13 Factors Impacting the Quality of Qualitative Research

How does a client, an end-user, or buyer evaluate the quality of our qualitative research?  How does this person know with any degree of confidence that the qualitative end-product is legitimately useful?  We conduct the interviews and observations, deliver audio, video, and written analysis of our findings filled with implications and next steps, but how does anyone judge its efficacy as a piece of qualitative research?

We don’t seem to have this problem in survey research.  The countless discussions and experiments conducted on various aspects of survey design give ongoing support for a “quality framework” by which providers and users can gauge research results.  To this end, quantitative researchers often talk about “total survey error” and “fitness for use” referring to the variety of potential errors and “dimensions” that impact the survey quality framework.  By highlighting these errors, both researcher and end-user more fully appreciate research outcomes and understand what they have (or don’t have).  They understand, for instance, how the accuracy or projectable component of their research may have been sacrificed due to insurmountable budget or schedule constraints.

A quality framework is lacking in qualitative research.  Beyond the basic dos and don’ts, there are no tested dimensions we can use to compare one qualitative study from another.  While research-on-research is critical to improving the quality of what we do, the qualitative marketing research world has been blatantly absent from the investigative scene.  In their 2001 paper (“Why We Need to Reassess Focus Group Research”), Catterall and Clarke discuss the work that has been done in focus group research to better understand the effect of variables such as: the inclusion of professional participants, the presence of observers, and interviewer (moderator) effects.  Yet much of this work is done outside the practitioner arena and industry-wide discussions (dare I say, experimentation) on these and similar issues are, for all intents and purposes, nonexistent.

Back in 1944, Edwards Deming developed a classification of potential error in survey research, identifying 13 “factors affecting the ultimate usefulness of a survey.” These factors include “variability in response,” “bias and variation arising from the interviewer,” “imperfections in the design of the questionnaire,” among others.

So, where is our list of factors impacting the quality of qualitative research allowing us to judge the usefulness of our efforts?  One such classification scheme looks like this:

13 Factors Impacting the Quality of Qualitative Research

The Environment

Potential variability associated with the:

  • Particular venue/setting (incl., face-to-face and online)
  • Presence of observers/interviewers as well as other participants (e.g., groups vs. IDIs)
  • Audio & video recording

The Dynamics

Potential variability associated with:

  • Professional participants (“cheaters”)
  • Participants’ cultural/social/economic/gender/age diversity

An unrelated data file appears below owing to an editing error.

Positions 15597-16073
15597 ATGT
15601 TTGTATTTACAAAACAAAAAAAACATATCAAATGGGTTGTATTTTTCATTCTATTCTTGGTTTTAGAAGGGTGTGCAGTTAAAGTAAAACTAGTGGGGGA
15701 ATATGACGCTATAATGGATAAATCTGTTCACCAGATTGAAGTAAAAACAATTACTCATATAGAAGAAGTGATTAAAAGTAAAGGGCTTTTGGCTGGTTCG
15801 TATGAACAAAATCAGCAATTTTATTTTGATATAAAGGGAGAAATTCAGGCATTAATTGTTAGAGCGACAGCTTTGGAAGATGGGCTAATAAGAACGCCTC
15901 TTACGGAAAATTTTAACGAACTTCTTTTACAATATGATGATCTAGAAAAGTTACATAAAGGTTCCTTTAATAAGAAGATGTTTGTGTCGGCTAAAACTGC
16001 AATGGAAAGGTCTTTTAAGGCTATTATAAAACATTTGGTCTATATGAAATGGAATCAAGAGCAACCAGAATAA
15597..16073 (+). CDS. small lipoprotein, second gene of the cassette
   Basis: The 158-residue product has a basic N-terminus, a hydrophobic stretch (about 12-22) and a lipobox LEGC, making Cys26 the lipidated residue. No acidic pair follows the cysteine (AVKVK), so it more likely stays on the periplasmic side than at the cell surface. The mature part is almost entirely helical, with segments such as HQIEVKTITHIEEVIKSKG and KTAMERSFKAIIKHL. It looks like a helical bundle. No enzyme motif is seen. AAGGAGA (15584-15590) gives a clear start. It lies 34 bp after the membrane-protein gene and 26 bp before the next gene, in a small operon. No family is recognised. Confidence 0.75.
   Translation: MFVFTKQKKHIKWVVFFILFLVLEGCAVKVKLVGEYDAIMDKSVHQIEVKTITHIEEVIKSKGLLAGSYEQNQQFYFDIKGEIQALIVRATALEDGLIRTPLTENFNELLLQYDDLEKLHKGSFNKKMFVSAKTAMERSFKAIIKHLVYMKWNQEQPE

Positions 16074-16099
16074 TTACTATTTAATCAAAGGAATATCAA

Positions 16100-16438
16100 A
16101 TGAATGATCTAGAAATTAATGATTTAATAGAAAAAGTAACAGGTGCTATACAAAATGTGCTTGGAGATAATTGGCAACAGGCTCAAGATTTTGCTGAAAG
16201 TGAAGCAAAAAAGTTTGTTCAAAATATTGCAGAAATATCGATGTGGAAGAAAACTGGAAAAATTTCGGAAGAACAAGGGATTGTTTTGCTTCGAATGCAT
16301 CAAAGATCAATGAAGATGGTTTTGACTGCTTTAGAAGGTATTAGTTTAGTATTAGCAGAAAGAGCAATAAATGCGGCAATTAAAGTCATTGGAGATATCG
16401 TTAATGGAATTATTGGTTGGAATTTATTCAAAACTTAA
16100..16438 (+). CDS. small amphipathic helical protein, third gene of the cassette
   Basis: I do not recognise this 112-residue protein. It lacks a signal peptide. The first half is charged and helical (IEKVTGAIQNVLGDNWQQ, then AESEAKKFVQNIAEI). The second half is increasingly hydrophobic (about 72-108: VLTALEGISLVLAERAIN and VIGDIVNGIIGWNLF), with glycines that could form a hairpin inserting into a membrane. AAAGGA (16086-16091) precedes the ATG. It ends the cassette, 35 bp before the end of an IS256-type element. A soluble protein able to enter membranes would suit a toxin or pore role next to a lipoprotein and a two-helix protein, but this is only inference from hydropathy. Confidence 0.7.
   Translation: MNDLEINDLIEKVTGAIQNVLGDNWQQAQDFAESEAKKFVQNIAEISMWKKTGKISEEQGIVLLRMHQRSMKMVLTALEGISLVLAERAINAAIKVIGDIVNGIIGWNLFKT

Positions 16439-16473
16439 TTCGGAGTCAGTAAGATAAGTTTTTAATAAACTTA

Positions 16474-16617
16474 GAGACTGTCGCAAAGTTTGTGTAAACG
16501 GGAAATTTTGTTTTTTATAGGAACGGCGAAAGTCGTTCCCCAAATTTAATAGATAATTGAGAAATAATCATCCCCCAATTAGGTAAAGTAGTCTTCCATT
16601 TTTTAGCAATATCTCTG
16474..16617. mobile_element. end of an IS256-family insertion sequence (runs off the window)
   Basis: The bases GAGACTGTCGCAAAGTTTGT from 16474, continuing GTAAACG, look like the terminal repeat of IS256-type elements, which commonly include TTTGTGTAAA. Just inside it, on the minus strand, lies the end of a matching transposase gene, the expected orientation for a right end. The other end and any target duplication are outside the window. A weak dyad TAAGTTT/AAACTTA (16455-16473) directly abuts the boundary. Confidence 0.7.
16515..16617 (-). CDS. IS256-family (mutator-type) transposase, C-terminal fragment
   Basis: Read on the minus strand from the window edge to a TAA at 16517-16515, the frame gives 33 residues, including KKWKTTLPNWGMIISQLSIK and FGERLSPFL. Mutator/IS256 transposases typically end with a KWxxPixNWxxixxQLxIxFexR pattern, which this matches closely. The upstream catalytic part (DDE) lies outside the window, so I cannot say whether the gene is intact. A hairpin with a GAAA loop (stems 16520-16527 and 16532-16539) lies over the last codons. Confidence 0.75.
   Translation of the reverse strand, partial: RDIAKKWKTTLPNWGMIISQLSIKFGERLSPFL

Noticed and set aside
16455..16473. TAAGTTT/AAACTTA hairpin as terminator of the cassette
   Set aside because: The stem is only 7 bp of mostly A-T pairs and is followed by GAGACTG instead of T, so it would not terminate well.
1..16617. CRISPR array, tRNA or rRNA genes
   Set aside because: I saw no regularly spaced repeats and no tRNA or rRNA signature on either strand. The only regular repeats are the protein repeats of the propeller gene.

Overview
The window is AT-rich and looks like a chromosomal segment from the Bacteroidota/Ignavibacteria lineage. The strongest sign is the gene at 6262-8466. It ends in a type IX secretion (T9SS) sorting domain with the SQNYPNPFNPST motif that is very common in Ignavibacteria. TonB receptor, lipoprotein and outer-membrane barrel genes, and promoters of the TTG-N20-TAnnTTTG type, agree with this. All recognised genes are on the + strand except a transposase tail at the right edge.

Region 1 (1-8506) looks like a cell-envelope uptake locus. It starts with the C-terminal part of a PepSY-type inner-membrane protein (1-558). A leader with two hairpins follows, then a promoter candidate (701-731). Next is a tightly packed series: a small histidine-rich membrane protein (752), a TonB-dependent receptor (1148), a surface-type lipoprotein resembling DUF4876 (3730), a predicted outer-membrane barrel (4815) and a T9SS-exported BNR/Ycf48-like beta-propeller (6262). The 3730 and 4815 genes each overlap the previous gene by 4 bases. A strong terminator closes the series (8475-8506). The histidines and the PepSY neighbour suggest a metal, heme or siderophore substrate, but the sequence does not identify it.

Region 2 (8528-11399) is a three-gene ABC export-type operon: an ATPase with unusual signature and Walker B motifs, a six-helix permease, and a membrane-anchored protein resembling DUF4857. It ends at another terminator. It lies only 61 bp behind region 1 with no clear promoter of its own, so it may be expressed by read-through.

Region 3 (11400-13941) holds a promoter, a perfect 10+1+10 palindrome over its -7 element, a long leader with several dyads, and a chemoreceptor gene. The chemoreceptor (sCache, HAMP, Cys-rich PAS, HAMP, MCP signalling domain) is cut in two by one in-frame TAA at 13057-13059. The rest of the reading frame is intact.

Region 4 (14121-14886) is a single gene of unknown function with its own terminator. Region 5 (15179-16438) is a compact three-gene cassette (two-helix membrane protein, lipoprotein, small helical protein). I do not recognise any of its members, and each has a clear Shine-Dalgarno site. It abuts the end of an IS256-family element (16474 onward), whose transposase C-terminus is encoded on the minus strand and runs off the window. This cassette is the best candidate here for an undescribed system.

• Cognitive processes/constructs
  • Geographic/regional differences
  • Dominators, group vs. individual think


The Interviewer/Moderator

Potential variability associated with the:

  • Personal/personality aspects of the interviewer/moderator
  • “Best” techniques utilized for specific topics, type of participants, venue
  • Question formatting
  • Question sequencing
  • Use of projective techniques (e.g., what to use when, impact on the discussion overall, analytical schemes)


Catterall, M., & Clarke, W. (2001). Why we need to reassess focus group research. ACR Asia-Pacific Advances.


  1. IMHO you forgot the main aspect: the recruitment quality. That’s the main factor for a good quality FG/IDI… and that’s the main problem for qualitative research, as well…


    1. Thank you, Andrea. I totally agree. I began my list of factors with the assumption that all the quality factors imperative to the field and field process were in place. I continue to work on creating a quality framework for qualitative, and have already been working on the recruiting aspect.


  2. When i read this “product” and try to find the personal significance and meaning of this information i would tend to engage in some more reflections and seek clarifications without judgment or criticism. It seems to me that applying values from additional paradigms of thinking, may assist in evaluating the contributions of qualitative/ affective research.


  3. It feels as if this discussion is applying a quantitative mindset to qualitative research. In marketing research in particular, insight and understanding is the goal, and the variability of interviewers/ situations/ techniques can be seen as a benefit in bringing different perspectives to bear on the research problem. While it’s fundamentally important to have correctly recruited respondents and researchers who have good eliciting and listening skills, know how to manage interpersonal dynamics, build relationships,analyse and interpret(the foundations of quality), it is possible for their styles and approaches to vary dramatically. In qual its the researcher who is the research instrument and a genuine commitment to honing this instrument is probably the best guarantee of quality.


    1. Thank you, Joanna. Wonderful comment. And, yes, I agree—the researcher IS the instrument, and honing our skills is critical to quality in both qual and quant.


Leave a Reply

Fill in your details below or click an icon to log in:

WordPress.com Logo

You are commenting using your WordPress.com account. Log Out /  Change )

Facebook photo

You are commenting using your Facebook account. Log Out /  Change )

Connecting to %s

This site uses Akismet to reduce spam. Learn how your comment data is processed.